Rapid Fire August 30, 2013: UK’s House of Commons Blocks Military Action Against Syria

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* British Prime Minister David Cameron came to the House of Commons armed with an intelligence dossier from the Joint Intelligence Committee, as well as a legal opinion from the Attorney General. He narrowly grounded his case for military action against Assad’s regime on the need to deter further use of chemical weapons. Despite the Prime Minister’s attempts to preempt concerns of post-Iraq war weariness or fear of unintended consequences, his government’s motion was defeated 285 to 272. * Some may think Cameron miscalculated by rushing a motion that he had not secured votes for, and is now weakened within his own coalition as well as relative to opposition from Labour. Others see in this vote the possible end of the “special relationship” between the UK and the US. All this may well be, but we’ll argue instead, at the risk of sounding naive, that yesterday’s debate is worth watching as a showcase of what functional representative democracy can look like, with a degree of civility, eloquence, wit, and substance, rarely seen elsewhere. See video below: * The White House has started briefing Congress on its Syrian policy, though it looks like the Administration will stop short of asking for […]

* British Prime Minister David Cameron came to the House of Commons armed with an intelligence dossier from the Joint Intelligence Committee, as well as a legal opinion from the Attorney General. He narrowly grounded his case for military action against Assad’s regime on the need to deter further use of chemical weapons. Despite the Prime Minister’s attempts to preempt concerns of post-Iraq war weariness or fear of unintended consequences, his government’s motion was defeated 285 to 272.

* Some may think Cameron miscalculated by rushing a motion that he had not secured votes for, and is now weakened within his own coalition as well as relative to opposition from Labour. Others see in this vote the possible end of the “special relationship” between the UK and the US. All this may well be, but we’ll argue instead, at the risk of sounding naive, that yesterday’s debate is worth watching as a showcase of what functional representative democracy can look like, with a degree of civility, eloquence, wit, and substance, rarely seen elsewhere. See video below:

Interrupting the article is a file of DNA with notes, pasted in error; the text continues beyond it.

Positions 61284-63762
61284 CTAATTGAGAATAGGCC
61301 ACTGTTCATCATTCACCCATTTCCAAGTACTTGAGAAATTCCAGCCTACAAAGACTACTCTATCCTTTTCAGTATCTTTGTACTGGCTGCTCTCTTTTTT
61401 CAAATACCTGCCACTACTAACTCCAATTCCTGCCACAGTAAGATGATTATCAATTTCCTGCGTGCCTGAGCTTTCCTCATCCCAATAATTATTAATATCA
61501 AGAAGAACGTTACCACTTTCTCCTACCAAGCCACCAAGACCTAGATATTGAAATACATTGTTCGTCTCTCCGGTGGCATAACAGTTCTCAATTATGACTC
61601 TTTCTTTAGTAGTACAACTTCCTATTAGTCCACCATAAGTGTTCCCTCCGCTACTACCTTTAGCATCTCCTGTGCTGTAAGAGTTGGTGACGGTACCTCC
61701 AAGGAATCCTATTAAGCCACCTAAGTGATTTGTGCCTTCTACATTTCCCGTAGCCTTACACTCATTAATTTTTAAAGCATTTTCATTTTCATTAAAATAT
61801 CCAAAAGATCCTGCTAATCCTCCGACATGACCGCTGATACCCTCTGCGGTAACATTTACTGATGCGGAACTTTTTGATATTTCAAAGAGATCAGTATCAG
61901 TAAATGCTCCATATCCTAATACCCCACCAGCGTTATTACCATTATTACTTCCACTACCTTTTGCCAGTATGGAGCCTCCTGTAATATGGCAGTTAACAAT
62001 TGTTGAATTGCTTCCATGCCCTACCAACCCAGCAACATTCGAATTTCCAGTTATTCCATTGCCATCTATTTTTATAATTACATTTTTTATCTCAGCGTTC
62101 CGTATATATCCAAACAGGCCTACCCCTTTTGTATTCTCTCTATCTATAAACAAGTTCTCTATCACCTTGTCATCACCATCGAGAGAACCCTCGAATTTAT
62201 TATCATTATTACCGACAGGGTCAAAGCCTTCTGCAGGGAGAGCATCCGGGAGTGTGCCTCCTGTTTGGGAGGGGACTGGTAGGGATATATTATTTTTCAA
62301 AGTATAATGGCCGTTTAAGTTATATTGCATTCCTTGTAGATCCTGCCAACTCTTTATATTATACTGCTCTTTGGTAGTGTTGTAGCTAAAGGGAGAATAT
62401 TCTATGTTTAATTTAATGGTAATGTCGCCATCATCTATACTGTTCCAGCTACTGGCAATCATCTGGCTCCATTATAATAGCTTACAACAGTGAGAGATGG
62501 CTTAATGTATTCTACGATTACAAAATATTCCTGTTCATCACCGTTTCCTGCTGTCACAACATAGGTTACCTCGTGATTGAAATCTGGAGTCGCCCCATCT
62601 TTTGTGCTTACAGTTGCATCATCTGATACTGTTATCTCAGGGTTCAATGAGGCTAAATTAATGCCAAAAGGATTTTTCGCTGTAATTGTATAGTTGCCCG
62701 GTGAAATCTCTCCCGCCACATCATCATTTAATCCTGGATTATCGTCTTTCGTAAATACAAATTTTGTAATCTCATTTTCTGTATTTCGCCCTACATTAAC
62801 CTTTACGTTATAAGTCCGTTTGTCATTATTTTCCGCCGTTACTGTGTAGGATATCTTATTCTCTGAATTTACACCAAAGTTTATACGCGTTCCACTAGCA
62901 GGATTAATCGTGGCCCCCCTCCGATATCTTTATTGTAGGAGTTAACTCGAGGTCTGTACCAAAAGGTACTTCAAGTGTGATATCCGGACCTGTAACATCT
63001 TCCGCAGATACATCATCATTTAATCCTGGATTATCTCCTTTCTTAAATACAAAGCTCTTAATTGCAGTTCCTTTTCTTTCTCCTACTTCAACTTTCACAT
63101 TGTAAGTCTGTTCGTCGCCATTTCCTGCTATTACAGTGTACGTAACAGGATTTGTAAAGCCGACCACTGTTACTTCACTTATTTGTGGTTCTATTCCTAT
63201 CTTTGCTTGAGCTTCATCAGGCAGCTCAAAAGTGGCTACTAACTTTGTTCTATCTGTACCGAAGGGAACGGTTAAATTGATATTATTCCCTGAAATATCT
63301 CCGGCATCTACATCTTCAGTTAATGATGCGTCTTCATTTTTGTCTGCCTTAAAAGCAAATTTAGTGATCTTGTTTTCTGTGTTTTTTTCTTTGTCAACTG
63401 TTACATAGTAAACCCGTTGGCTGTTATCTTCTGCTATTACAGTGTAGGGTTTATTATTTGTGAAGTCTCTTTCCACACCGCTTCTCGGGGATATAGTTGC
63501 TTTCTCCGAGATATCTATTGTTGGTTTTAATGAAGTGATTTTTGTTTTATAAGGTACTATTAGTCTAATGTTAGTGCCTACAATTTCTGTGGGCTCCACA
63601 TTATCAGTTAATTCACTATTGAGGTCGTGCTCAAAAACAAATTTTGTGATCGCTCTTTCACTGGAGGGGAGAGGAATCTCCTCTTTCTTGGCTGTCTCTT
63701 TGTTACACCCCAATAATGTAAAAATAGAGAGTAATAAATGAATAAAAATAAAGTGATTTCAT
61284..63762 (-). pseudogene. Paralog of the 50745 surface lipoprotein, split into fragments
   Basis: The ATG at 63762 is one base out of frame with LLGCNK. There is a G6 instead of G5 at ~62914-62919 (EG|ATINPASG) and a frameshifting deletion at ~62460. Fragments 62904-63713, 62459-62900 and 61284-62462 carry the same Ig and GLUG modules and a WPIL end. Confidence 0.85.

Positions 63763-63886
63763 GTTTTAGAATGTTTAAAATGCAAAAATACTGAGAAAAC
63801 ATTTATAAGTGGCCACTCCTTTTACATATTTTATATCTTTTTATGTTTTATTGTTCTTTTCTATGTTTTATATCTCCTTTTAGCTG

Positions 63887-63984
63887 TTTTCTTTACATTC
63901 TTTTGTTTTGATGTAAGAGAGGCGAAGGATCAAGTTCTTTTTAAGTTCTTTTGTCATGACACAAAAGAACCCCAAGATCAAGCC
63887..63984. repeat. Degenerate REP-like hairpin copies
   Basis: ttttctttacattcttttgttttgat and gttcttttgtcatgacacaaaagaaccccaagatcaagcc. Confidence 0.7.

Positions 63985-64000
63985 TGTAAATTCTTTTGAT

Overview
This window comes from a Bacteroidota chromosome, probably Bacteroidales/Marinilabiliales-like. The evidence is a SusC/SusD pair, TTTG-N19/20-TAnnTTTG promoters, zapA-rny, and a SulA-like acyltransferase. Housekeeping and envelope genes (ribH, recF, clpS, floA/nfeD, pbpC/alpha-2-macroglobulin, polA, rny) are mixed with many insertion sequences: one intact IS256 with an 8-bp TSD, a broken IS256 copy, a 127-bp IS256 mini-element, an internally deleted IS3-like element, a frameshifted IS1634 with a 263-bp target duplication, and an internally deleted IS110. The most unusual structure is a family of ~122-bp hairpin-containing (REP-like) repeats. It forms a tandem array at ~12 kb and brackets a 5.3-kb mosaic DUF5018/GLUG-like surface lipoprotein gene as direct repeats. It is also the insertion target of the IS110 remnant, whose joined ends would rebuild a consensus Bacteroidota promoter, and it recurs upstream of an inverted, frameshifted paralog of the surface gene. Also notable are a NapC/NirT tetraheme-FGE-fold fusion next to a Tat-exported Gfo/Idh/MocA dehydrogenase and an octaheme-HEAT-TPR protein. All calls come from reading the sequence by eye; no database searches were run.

* The White House has started briefing Congress on its Syrian policy, though it looks like the Administration will stop short of asking for authorization for strikes.

* With elections coming soon in Australia, here’s how Labor, the Coalition, and the Greens propose to approach defence issues. Labor, if they stay in power, plans to make some changes in naval basing.

* Boeing supplier Spirit Aerosystems announced further job losses at his Wichita, KS plant, without saying how many positions would be made redundant.

* Brett Lambert, just before retiring as US Defense Undersecretary for Industrial Policy, told Reuters that smaller subcontractors are starting to face a credit crunch. He expects a wave of consolidation once the US sorts out its defense budget outlook.

* DCNS, Thales and MBDA are getting a contract worth more than 1 billion euros from Saudi Arabia to modernize 4 Al Medinah frigates, as well as equip 2 oil tankers with short-range defense systems, according to Les Echos and La Tribune [both in French].

* India’s Defence Research and Development Organisation (DRDO) is developing electromagnetic precision bombs that could disable electronics embedded in more and more weaponry.

* Russia intends to arm their next-gen bombers with hypersonic weapons, but like in the US this type of technology is still experimental.

* Russia will sell an undisclosed number of Mi-17 transport helicopters to Cameroon.

* Finmeccanica subsidiary Selex ES signed an agreement to jointly sell radar systems with Russia’s NIIDAR.

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